Air Force to kick off trusted computing program to give military access to COTS microelectronics

Oct. 20, 2017
WRIGHT-PATTERSON AFB, Ohio – U.S. Air Force researchers are kicking off a program to develop new trusted computing microelectronics technologies to enable broader use of commercial off-the-shelf (COTS) electronic components in military systems.
WRIGHT-PATTERSON AFB, Ohio – U.S. Air Force researchers are kicking off a program to develop new trusted computingmicroelectronics technologies to enable broader use of commercial off-the-shelf (COTS) electronic components in military systems.

Officials of the Air Force Research Laboratory have issued a presolicitation (FA8650-18-S-1201) for the Assured and Trusted Microelectronics Solutions (ATMS) program. A formal solicitation is expected as early as this month.

The rapid improvement cycle for semiconductor technology and systems-on-a-chip (SoC) has made process and equipment upgrades very expensive, triggering state-of-the-art foundry operations to consolidate into a few large companies mainly in Asia, Air Force researchers explain.

The resulting lack of trusted, U.S.-based foundries has become a significant concern for the U.S. Department of Defense (DOD) because commercial state-of-the-art foundries for defense-related application-specific integrated circuit (ASIC) development may not meet security and trusted computing requirements.

The ATMS program will seek to ensure that microelectronics from commercial foundries are trusted, assured, and protected. This applies to currently fielded microelectronics no longer in production; microelectronics in production; and next-generation cutting-edge microelectronics.

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Trusted means confidence that there is no malicious content. Assured means microelectronics parts have verified function with no extra functions. Protected, meanwhile, means these microelectronics parts can prevent unauthorized disclosures as to their designs.

The ATMS program will try to increase the availability of COTS trusted microelectronics that are sustainable and reliable across military mission lifetimes; are purchased exactly as specified and without additions or alterations; and that maintain stringent IP protection during manufacturing and after fielding.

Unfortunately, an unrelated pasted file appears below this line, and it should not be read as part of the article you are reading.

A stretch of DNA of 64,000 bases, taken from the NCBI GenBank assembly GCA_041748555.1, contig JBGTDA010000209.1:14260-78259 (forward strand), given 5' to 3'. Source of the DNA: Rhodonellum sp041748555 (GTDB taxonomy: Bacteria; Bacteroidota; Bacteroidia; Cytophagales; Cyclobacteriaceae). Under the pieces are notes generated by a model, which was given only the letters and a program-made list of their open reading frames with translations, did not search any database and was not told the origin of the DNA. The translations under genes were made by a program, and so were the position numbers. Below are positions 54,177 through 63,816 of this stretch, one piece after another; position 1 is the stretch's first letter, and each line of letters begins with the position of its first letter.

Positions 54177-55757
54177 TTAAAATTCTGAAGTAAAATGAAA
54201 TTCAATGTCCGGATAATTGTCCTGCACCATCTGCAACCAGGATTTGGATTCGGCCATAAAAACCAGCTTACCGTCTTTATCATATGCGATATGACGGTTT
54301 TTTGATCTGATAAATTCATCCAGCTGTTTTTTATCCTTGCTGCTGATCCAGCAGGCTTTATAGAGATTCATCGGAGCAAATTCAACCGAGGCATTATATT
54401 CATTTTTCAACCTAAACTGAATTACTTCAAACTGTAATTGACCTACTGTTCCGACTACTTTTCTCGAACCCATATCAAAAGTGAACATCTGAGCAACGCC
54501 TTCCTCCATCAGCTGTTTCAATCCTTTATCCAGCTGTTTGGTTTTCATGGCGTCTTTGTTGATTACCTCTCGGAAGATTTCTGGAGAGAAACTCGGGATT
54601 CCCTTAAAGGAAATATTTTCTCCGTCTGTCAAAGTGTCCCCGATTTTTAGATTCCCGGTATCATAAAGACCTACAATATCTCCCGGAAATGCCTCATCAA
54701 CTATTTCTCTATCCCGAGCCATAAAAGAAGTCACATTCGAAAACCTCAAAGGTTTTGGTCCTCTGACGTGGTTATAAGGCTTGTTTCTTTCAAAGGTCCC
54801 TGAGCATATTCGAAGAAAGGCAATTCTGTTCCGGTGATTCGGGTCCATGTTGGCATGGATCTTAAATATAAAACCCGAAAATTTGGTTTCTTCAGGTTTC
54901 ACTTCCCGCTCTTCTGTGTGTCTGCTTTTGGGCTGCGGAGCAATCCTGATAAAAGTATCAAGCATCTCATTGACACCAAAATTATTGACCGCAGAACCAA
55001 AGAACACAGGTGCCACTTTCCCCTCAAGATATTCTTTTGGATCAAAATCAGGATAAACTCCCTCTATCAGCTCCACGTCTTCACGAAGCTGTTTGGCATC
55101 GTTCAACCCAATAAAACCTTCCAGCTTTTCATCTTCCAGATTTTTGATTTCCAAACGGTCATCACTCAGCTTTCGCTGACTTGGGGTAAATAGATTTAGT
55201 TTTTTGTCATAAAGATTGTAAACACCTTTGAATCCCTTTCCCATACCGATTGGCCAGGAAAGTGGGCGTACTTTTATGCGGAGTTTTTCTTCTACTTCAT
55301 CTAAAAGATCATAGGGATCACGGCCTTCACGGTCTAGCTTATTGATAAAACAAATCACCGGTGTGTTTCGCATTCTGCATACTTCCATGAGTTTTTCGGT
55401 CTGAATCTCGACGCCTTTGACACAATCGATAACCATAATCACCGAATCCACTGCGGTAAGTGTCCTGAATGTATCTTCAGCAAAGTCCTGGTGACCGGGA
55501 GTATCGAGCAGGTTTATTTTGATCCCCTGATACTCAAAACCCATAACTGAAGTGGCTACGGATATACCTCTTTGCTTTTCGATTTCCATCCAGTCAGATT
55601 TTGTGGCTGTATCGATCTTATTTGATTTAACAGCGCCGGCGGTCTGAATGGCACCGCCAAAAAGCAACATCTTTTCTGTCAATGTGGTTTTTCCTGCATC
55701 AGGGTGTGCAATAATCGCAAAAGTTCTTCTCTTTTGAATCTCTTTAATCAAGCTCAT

Ultimately, military leaders want the ability to field COTS ASICs, systems-on-chip, and field-programmable gate arrays (FPGAs) without putting military systems at risk. The goal is to enable rapid military system modernization and flexibility, increased performance, and less need for unique DOD systems.

To do this, Air Force researchers want to develop technologies that have built-in trust measures; that accelerate circuit development for military systems, and ensure performance for DOD systems.

Air Force researchers are interested in embedded design assurance to ensure that the DOD maintains access to advanced and legacy integrated circuit technologies.

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Examples of embedded design assurance include mechanisms to ensure the integrity of commercial off-the-shelf (COTS) FPGAs through 3PIP analysis, tools, and techniques of the FPGA hardware and bitstream; metrics for FPGA assurance; verification methods to ensure functions; traceability throughout the supply chain; and security circuit implementations and architectures.

Researchers also are interested in new microelectronics test and measurement technologies to verify the trust and assurance of components and systems.

These could include embedded ASIC structures to assist in post fabrication analysis; high-volume technologies to characterize supply chain risk; non-destructive test techniques; algorithms to reduce analysis time; low-cost evaluation techniques; and fusion technologies that capitalize on several data sets.

Researchers also want enhanced microelectronics fabrication and packaging at high-mix, low-volume foundries. This could involve how 3D and 2.5D packaging could help protect IP and assure trust; advanced integrated photonics; flexible hybrid manufacturing; and technologies that may provide additional security.

The upcoming ATMS program also involves new design, manufacturing, and assessment for trusted radiation-hardened electronics in next-generation strategic systems.

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This could include rad hard by design (RHBD) libraries and new ways to meet strategic radiation levels; dose rate radiation effects testing for COTS devices; radiation testing for FPGAs; and new ways to capitalize on commercial technology and COTS devices for high-reliability strategic-hardened applications.

Air Force researchers are not requesting white papers or formal proposals until the formal ATMS program solicitation is released sometime this month, or later. Several contract awards of one to three years are expected, and the total program could be worth as much as $25 million, researchers say.

For technical questions or concerns contact the Air Force's Glen Via by email at [email protected] or by phone at 937-713-8694. For contracting questions or concerns contact Adam Estess by email at [email protected]. Also contact Jo Ann Sillaman by email at [email protected], or by phone at 937-713-9965.

More information is online at

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